James Laychak’s brother Dave died at the Pentagon on Sept. 11, 2001.
Every day afterward, Laychak would wait for information and share his grief with others at the Pentagon’s family assistance center.
Hisstarted with a question.
One day, he put a note in the suggestion box, asking, “How are people going to remember this?”
When the Pentagon launched a design competition for the memorial two months later, they asked Laychak to serve on the selection committee. Before long, he was named president of the Pentagon Memorial Fund, which needed $30 million.
Laychak brought all his skills to the task: He’d honed his salesmanship by helping raise funds for his alma mater, and he made presentations as part of his job for Accenture.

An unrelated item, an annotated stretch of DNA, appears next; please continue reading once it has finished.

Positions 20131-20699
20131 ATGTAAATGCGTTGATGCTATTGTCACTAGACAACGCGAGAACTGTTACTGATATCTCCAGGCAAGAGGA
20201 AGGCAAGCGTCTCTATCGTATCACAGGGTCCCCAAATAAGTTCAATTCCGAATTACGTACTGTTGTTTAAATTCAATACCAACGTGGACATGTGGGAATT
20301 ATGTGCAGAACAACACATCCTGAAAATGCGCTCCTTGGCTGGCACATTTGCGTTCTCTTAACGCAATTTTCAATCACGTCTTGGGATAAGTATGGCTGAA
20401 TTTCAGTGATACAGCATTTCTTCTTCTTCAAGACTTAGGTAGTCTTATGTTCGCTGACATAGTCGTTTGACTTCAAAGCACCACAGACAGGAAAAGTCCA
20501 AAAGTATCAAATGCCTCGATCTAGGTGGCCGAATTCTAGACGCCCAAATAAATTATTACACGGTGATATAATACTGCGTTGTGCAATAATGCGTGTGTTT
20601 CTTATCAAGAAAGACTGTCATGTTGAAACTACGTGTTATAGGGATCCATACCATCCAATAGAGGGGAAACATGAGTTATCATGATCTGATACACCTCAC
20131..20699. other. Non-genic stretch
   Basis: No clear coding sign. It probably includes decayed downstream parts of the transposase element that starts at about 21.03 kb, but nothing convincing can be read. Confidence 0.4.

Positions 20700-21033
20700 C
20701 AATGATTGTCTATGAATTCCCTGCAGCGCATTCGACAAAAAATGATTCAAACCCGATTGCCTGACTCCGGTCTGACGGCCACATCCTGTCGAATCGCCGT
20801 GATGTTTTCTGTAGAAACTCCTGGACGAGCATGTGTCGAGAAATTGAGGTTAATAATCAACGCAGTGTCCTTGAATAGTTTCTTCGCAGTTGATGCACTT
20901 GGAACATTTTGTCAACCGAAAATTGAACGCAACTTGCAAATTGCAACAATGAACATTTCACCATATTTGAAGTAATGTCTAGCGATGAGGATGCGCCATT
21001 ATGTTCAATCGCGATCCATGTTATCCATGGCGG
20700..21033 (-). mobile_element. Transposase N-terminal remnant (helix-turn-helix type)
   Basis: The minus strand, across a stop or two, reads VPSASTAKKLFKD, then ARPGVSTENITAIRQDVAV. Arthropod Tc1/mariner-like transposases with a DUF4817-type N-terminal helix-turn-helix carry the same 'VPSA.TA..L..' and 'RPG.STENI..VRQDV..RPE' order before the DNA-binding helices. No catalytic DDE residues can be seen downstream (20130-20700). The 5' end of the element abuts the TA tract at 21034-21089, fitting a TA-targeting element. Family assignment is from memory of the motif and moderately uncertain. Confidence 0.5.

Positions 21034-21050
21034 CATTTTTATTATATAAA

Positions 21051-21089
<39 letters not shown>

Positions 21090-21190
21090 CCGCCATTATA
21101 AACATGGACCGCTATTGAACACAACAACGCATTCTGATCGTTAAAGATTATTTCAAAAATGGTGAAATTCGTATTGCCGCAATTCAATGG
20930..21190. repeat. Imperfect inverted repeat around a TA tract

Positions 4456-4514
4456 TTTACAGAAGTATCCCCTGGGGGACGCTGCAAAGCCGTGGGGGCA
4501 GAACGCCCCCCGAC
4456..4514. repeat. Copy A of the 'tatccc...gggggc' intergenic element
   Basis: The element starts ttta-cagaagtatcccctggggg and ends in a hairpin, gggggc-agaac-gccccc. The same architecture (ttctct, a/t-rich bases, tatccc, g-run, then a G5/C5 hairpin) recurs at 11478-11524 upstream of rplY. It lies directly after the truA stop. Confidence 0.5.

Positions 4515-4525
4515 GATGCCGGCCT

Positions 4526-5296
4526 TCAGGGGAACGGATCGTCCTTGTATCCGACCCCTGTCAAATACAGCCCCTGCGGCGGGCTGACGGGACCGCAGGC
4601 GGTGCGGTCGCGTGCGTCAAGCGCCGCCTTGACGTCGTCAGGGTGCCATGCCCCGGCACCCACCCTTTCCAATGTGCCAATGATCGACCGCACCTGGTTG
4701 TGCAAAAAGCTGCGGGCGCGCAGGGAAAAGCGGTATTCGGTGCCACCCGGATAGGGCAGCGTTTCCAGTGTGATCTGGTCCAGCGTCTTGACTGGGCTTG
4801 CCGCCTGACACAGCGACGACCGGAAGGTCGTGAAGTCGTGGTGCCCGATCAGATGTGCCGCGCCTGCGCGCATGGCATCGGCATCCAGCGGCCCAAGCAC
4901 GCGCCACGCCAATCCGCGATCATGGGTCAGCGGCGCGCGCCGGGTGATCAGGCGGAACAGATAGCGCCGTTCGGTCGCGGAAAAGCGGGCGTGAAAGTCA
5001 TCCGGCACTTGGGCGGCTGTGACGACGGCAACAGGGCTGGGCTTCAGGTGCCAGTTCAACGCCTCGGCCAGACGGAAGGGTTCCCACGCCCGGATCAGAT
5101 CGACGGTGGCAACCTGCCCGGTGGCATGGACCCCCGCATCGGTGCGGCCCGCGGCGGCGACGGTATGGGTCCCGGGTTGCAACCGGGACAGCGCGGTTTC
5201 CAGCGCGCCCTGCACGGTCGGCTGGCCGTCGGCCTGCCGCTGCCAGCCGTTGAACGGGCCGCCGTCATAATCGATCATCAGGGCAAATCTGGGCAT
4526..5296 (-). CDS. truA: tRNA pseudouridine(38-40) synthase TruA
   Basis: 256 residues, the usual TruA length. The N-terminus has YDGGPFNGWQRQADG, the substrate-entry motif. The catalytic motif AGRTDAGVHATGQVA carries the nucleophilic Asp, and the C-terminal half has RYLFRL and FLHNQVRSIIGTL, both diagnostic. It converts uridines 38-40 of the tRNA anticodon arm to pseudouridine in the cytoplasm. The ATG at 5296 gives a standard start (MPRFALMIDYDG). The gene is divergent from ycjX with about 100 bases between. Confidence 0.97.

But Laychak’s passion came from his brother. At fundraisers for the memorial, he’d let others make introductions. “Get me into the meeting and make them say no to me,” he told them.
The memorial was dedicated on the seventh anniversary of the tragedy.
Like 9/11 itself, the day of the dedication dawned beautiful and sunny. Laychak grabbed the moment to recall his brother’s passion for life. “Jimbo,” he’d say, “today is a dish of a day.”
The lesson: Use whatever you’ve got to close the sale.
— Adapted from “2008 Washingtonians of the Year,” Leslie Milk and Ellen Ryan, Washingtonian.
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